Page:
Sitting around a table and talking with old friends about old times can allow you the space to reminisce about so many of the good things, the funny memories, the strange happenings that you have been through together as friends. So many people have been following the journey of Apparent Project and the formation of the business arm- Papillon Enterprise and have been a sounding board for me when I am discouraged, when good things happen.. when I just need someone to hear my story.
Today I was reminiscing about some of those fun moments and wanted to highlight them….
I remember when Hurricane Sandy hit the NYC area. We heard about the people who were in need and the artisans decided to work a day without pay and have their earnings go to a family in need of a roof in New Jersey. Our artisans voluntarily and collectively earned over $600 in one day ( no chump change in Haiti) and mailed a check to a needy family in the USA.
I remember after the earthquake when the artisans were working in the yard of my house because everyone was too afraid to be inside and we had no room for the number of artisans working anymore anyways. I remember finally moving into the artisan center- a huge 8 bedroom, three story house with the artisans all working in one room. Everytime a truck would go by, everyone would jump up and run out of the house, bumping into each other like pinballs, and then falling on the ground laughing at themselves again because every little noise made them think there was another earthquake.
I remember the artisans decided to have Saturday prayer meetings on their own to pray for the business when we were experiencing threats in the neighborhood. When they would come to pray, they would spend the morning singing and because I live on site, I would get to wake up to the sound of their beautiful hyms asking God for blessing and protection.
I remember the day that Genia was roaming the street outside my house, and the moment I saw Makilene sitting on the ground slumped against the perimeter wall, and so many other similar moments with countless mothers waiting at the gate in the sun with their scrawny babies in their arms and they finally got jobs. I get to see Genia’s little girl every day thrive as she is in the daycare and becoming a precocious little young lady.
I remember when Vesline went into labor as a seventeen year old girl living in a tent exactly one year after the earthquake. I remember examining her to see how far along in labor she was before transporting her in the middle of the night over collapsed rooftops to the hospital. She lived with her baby boy in the artisan center for three months and her mother died of cholera during the outbreak in 2011 leaving her a new teenage mom and a complete and total orphan. Today Vesline works in the childcare center and her sweet son, Pierreliens, who is now 5 years old comes to the artisan house to find mom after school every day.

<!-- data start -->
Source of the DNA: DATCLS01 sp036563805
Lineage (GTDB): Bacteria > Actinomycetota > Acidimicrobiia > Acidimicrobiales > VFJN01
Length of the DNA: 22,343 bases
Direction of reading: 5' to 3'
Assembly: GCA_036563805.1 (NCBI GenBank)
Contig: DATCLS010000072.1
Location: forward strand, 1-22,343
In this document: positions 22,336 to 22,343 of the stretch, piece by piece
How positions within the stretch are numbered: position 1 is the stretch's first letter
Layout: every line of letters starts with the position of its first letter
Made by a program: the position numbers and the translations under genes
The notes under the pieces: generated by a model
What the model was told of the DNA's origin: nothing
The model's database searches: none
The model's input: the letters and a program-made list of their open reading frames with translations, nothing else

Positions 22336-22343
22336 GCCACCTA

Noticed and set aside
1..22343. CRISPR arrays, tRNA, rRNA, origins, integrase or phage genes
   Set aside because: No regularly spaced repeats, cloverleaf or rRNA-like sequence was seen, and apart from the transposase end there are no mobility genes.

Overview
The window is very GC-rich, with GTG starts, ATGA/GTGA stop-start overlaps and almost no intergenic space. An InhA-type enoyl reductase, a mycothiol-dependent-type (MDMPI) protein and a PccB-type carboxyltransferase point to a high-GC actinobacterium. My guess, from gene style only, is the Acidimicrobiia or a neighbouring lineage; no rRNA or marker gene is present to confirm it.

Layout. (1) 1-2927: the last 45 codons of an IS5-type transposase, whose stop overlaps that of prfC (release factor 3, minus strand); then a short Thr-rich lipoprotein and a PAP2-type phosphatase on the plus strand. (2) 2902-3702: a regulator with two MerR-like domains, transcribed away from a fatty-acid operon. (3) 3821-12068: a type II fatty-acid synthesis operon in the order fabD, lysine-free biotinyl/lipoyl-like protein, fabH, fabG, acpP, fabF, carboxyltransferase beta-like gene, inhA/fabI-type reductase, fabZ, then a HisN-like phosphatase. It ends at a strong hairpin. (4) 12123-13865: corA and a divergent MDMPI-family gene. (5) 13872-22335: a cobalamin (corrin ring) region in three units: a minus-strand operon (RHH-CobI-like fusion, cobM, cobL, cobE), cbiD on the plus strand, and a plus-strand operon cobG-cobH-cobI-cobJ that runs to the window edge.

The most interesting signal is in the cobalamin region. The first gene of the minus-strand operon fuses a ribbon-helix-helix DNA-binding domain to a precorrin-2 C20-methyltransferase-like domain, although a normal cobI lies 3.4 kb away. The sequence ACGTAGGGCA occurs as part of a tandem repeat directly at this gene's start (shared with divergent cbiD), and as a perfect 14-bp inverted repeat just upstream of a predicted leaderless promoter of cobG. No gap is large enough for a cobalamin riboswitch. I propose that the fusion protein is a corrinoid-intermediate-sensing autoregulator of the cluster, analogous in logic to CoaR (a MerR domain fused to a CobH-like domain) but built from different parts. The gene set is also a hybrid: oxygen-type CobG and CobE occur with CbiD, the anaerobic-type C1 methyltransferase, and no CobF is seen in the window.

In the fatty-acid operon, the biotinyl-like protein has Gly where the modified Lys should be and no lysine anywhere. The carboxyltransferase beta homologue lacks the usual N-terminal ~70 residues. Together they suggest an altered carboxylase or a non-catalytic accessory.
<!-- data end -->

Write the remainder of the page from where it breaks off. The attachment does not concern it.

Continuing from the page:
I remember the black eyes of so many of our artisans who then decided to leave their abusive boyfriends because they didn’t have to endure it anymore because they were able to support themselves.
I remember the day that three of our artisans got visas to go to a trade show with me in NYC. They kept talking about all the things that they would do in the snow once they finally saw it. Reality played out a little differently as they cautiously approached it, picked it up for a moment, realized how much it hurts to have your fingers freeze, put it down and then wanted nothing to do with it. It was on that trip that they were arguing about how they would eat chicken in NYC because Shirley wasn’t any good at cleaning chickens. I clued them in to the fact that chickens come ready to eat in America.
I remember the moment that Makilene had finally earned enough money to buy her own house after living in a tent for several years with five kids.
And I just recently remember over 20 artisans deciding to give blood at the Red Cross to save Mario and contribute to the blood bank for their fellow countrymen.
I remember so many good things. I need to focus on the good things. Haiti can be tough, the challenges are many, but the successes are so so sweet. I need to focus more on those sweet moments.